Stars Are Keeping It Country

This appeared in the Washington Post - March 17, 2006

Marty Stuart -- he of the flashy vintage country suits and, at 47, the now-salt-and-pepper pompadour -- first made his mark at age 12 as a guitar and mandolin prodigy touring Southern Pentecostal churches with the Sullivan Family Gospel Singers. At 13, he moved to Nashville and made his first appearance on the stage of the Grand Ole Opry as a member of Lester Flatt's band. In the late '70s, Stuart became part of Johnny Cash's band and, by the mid-'80s, a headliner in his own right, thanks to a repertoire mixing traditional country, honky-tonk, bluegrass and what Stuart dubbed "hillbilly rock."

When the Mississippi native reached that plateau, he began traveling in Ernest Tubb's old tour bus. That's because along the way, Stuart's archivist impulses led him to amass one of the most important collections of country music artifacts and memorabilia around. Estimated at 20,000 items, it includes Hank Williams's handwritten lyrics, Jimmie Rodgers's railroad lantern, Patsy Cline's make-up case and Tubb's bus.

Stuart's appearance on the Grand Ole Opry's 80th anniversary road show with Travis Tritt and the Del McCoury Band is fitting: He's an Opry regular and spearheaded the drive to save the historic 1,200-seat Ryman Auditorium from the wrecking ball. The Opry's original home and the mother church of country music, the Ryman closed in 1974 when the Opry moved into a new $15 million theater (the largest broadcasting studio in the world, with a seating capacity of 4,400), but many country artists prefer the Ryman. Stuart's most recent album, Live at the Ryman, is a bluegrass collection recorded there with his band, the Fabulous Superlatives.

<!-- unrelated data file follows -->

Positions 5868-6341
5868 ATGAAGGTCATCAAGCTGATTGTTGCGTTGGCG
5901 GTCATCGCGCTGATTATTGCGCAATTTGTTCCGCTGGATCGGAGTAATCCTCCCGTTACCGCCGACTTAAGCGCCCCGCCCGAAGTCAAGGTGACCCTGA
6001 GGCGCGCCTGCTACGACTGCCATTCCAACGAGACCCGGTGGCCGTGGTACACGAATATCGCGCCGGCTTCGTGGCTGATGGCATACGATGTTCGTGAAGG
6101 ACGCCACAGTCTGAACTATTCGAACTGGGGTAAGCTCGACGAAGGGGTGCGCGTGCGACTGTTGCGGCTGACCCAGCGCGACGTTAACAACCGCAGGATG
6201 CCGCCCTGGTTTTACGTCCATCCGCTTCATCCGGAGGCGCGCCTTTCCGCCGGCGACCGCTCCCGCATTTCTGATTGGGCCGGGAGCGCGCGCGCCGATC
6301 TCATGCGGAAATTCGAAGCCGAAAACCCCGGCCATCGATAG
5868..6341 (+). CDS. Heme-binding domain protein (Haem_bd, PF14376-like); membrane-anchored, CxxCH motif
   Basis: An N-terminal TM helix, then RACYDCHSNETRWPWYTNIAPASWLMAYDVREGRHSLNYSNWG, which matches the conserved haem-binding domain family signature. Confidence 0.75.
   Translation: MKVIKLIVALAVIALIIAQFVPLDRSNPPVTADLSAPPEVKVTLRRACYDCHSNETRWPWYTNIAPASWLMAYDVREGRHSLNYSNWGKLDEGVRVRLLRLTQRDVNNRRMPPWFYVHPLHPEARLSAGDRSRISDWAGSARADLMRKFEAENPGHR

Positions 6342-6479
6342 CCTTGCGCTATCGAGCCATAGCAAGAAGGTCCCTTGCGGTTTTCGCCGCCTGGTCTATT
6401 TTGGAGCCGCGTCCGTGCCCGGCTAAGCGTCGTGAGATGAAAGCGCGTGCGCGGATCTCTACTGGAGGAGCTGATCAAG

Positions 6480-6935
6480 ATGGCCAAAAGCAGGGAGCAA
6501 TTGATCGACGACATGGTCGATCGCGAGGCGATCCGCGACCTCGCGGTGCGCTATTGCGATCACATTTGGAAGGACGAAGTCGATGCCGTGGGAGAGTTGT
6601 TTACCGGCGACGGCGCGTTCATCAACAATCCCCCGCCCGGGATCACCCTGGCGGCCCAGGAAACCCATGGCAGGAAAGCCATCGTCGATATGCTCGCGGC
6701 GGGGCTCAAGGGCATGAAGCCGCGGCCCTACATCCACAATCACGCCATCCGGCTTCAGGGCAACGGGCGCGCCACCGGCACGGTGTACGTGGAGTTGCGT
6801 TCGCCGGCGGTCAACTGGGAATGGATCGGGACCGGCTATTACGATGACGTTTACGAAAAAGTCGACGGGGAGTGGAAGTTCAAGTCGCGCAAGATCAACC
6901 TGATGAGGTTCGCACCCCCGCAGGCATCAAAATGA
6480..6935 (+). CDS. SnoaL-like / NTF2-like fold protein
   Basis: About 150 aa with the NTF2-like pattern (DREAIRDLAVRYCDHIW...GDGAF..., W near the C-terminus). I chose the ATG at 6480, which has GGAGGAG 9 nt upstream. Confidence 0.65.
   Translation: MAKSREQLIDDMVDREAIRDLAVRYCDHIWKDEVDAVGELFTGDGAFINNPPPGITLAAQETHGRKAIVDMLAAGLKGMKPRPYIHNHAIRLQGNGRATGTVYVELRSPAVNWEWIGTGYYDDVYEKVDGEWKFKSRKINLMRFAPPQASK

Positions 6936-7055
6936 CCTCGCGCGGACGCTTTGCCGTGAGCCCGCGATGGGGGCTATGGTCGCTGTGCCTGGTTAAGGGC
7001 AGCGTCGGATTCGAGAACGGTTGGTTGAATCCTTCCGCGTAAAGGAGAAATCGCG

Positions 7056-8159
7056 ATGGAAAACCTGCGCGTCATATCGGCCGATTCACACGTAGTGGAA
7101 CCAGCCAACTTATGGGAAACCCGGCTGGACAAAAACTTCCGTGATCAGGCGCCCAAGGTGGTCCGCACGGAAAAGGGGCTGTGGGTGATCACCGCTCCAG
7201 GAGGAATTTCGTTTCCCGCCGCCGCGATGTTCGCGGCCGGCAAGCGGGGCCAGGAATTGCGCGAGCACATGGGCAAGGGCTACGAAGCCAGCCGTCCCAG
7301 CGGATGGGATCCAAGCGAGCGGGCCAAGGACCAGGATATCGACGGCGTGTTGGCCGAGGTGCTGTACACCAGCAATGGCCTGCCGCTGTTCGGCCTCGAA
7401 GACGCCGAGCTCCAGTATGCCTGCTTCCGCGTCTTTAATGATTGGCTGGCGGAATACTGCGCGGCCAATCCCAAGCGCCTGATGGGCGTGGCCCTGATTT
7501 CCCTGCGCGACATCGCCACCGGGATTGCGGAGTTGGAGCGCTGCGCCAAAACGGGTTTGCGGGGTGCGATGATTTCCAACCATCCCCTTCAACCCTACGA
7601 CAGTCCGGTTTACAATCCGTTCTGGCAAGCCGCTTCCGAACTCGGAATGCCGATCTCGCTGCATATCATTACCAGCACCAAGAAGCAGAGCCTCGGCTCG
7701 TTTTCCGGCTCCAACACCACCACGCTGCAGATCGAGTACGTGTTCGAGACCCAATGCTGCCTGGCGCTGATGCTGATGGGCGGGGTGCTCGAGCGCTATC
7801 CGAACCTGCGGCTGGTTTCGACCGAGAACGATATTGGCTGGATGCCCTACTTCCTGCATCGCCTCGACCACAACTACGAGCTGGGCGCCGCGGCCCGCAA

Of the Kennedy Center's Opry lineup, Stuart says, "It's pretty hard-hitting, hard-driving kind of music. It's bringing a bunch of fun and the essence of Saturday night at the Grand Ole Opry."

Stuart, who served six terms as president of the Country Music Hall of Fame and Museum, has been particularly prolific of late: The Ryman album was one of three released in recent months on his new Superlatone label (the others being the gospel Souls' Chapel and Badlands: Ballads of the Lakota, a concept album about South Dakota's Oglala Lakota tribe). Four more albums are in the pipeline this year, as well as five photo books, including The Marty Stuart Collection, which will draw on his huge historical holdings. Turns out Stuart has been a photographer almost as long as he has been a professional musician. Stuart says that his mother was a shutterbug and that he became one at 14 "so I could go home and show my mom and dad my new life on the road. And I saw history everywhere I looked that was basically being undocumented."

By Richard Harrington

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